I am optimistic, that I will be able to send commands to it in the future too.
Is anyone interested in stuff like that?I don’t want to share it too publicly at the moment, because Panasonic invested quite some work to make it extra hard to read the values if you do not use a web browser on the service cloud site
I am also interested. Thx.
Me too. I’m trying to do the same with a couple of Panasonic air-conditioners.
Got a serial link working, but the ‘magic packet’ just gets echoed.
Many thanks @tarmo_r for the sample code! I never would have figured out how to use the API without that.
Also thanks @krakra for reverse engineering and posting the Online Controller (BRP069A61/2) API! There is more information about it, including additional endpoints I think, on the OpenHab community forum.
I contacted Realtime Controls, who make the Modbus interface, to confirm whether or not it was expected to work with a Daikin Altherma LT/CB heat pump (having been designed for the LT/CA) and they replied:
We currently do not offer any interface that is compatible to the Altherma LT CB series.
We are working on the development of the new product that would be compatible with Daikin Altherma CB series. We will keep you updated. However, we are unable to confirm when it will be ready until it has passed all the tests and validations.
So hopefully good news is coming soon on that front.
Hi Michael, can I confirm that you connected directly into the S21 port on your Daikin indoor unit and were able to get modbus working directly on the unit itself?
This is what I’m hoping to achieve. I’ve just ordered an RS485 HAT for my RPi and I’d like to get modbus working on my indoor unit. If you got this working, would you be able to post some photos of how you wired it up please?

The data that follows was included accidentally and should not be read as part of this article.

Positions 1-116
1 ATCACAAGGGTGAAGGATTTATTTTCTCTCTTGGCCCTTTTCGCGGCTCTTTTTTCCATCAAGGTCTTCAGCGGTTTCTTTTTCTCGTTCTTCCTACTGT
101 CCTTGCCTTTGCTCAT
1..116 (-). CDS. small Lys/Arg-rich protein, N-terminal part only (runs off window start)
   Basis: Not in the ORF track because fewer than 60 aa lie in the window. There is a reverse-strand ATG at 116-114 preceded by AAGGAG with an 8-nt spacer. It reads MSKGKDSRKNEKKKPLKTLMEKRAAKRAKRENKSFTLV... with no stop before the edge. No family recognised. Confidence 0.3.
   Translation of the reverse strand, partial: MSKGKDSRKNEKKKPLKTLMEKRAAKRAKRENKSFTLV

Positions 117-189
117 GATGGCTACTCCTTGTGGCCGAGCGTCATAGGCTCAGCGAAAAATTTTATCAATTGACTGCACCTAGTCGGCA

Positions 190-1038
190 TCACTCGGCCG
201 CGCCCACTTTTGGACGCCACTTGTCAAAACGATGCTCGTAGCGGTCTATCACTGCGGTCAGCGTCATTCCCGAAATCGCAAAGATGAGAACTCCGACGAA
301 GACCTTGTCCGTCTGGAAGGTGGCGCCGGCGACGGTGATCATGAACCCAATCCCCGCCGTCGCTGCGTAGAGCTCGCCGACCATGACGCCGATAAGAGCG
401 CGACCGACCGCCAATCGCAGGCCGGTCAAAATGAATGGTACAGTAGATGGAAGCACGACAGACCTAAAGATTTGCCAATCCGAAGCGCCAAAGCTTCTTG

Welcome to the rare breed of people with a deep obsession to hack into their heat pumps…!
First question is - which Daikin do you have…? My setup is around 5 years old now, and from your questions I have a feeling that yours may not have the same interfaces.
Second question is - what are you trying to achieve…? I wanted control over the leaving water temperature, so I could swizzle it up and down based on demand in my own particular way…
Daikin have a proprietary interface from the indoor unit to the control panel, loosely called “P1-P2”. Some guys on here have hacked directly into P1-P2, which is genius. I took a more conventional route and found a couple of “RTD-W” interface units on Ebay. The RTD’s are a custom product produced for Daikin and are specific to the model of heat pump that you have. The RTD unit converts from P1-P2 to Modbus.
Next thing is to have a serious look at the Arduino if you haven’t already. My setup has both Pi + Arduino, but I basically use the Pi to remote into the Arduino, otherwise I have to live in the cupboard to complete my obsessive programming…
I don’t have experience with Modbus on Pi, sorry. The Pi has so many layers of operating system n drivers n processes to wade through, whereas the bare-bones approach with Arduino gets you straight to the hardware. I think the original post at the top of this forum worked direct from Pi to Modbus, so I’m guessing its possible…
Arduino has loads of libraries and tons of help online. I didn’t have much problem finding the “Modbus master” library that admirably chuffs Modbus packets in n out and built up from there.
I’ll stop waffling now… just to say that my comments on RS485 refer to the pin naming, where long ago some muppet decided to give the two wires four names - “+”, “-”, “A” and “B”. My tip is to ignore the “A” and “B”, which were defined ambiguously and wasted a week of my life. Connect “+” to “+” and “-” to “-”. After that it all sprang into life…
I have a Daikin Altherma HT, a RTD-W and several RS485 modules.
I tried to read modbus registers from my PC with ModbusDoctor.exe but i have no answer from the module.
I tried your code on a esp8285 (it’s like esp8266). I set RTD-W id to 2, as in your code.
No more results.
I tried to reverse pin A and B.
I tried 2 differents RS485/TTL modules.
Do you have any advice for me?
just a status update, in case anyone’s still interested in S21…